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Hum Mol Genet. 2005 Nov 1;14(21):3293-308. Epub 2005 Sep 29.

In vivo misregulation of genes involved in apoptosis, development and oxidative stress in mice lacking both functional Werner syndrome protein and poly(ADP-ribose) polymerase-1.

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Centre de Recherche en Cancérologie de L'Université Laval, Hôpital Hôtel-Dieu de Québec, Canada.


Werner syndrome (WS) is a rare disorder characterized by the premature onset of a number of age-related diseases. The gene responsible for WS is believed to be involved in different aspects of transcription, replication and/or DNA repair. The poly(ADP-ribose) polymerase-1 (PARP-1) enzyme is also involved in DNA repair and is known to affect transcription of several genes. In this study, we examined the expression profile of cells lacking the normal function of either or both enzymes. All mutant cells exhibited altered expression of genes normally responding to oxidative stress. Interestingly, more than 58% of misregulated genes identified in double mutant cells were not altered in cells with either the Wrn or PARP-1 mutation alone. So, the impact on gene expression profile when both Wrn and PARP-1 are mutated was greater than a simple addition of individual mutant genotype. In addition, double mutant cultured cells showed major misregulation of genes involved in apoptosis, cell cycle control, embryonic development, metabolism and signal transduction. More importantly, in vivo analyses of double mutant mice have confirmed the increased apoptosis and the developmental defects in embryos as well as the major increase in intracellular phosphorylation and oxidative DNA damage in adult tissues. They also exhibited a progressive increase in oxidative stress with age. Thus, a major result of this study is that changes in expression of several genes and physiological functions identified in vitro were confirmed in mouse embryonic and adult tissues.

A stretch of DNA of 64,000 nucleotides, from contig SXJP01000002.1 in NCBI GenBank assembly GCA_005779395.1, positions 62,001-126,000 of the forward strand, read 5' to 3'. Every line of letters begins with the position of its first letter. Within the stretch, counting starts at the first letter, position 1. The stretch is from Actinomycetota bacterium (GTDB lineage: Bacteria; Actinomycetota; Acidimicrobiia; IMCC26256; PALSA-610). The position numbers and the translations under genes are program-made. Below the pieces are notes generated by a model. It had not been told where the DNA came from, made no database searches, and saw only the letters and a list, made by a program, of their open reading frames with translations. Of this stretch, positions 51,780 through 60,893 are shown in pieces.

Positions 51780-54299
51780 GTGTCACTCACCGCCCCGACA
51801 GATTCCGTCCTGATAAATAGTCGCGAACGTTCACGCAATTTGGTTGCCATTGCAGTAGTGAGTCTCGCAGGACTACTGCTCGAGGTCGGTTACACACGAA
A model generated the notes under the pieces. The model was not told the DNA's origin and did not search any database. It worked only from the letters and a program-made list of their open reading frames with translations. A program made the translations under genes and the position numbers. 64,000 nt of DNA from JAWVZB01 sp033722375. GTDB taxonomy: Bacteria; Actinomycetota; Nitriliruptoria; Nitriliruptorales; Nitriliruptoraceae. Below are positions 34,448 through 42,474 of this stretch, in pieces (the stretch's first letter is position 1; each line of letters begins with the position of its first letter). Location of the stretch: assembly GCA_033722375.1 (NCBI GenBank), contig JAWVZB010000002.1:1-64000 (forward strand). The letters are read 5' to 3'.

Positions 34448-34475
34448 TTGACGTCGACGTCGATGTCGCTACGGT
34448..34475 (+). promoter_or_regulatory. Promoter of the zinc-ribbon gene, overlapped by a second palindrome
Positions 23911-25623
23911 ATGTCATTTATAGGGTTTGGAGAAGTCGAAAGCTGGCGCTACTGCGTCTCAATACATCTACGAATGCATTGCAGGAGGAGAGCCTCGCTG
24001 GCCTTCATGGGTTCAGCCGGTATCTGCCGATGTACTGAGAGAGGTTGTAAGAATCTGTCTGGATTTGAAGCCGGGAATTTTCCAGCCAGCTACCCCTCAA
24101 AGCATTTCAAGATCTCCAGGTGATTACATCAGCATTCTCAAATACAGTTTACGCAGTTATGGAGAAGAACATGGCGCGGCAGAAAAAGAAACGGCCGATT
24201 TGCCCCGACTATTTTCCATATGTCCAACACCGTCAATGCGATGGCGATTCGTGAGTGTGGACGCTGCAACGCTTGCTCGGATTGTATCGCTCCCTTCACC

[Indexed for MEDLINE]

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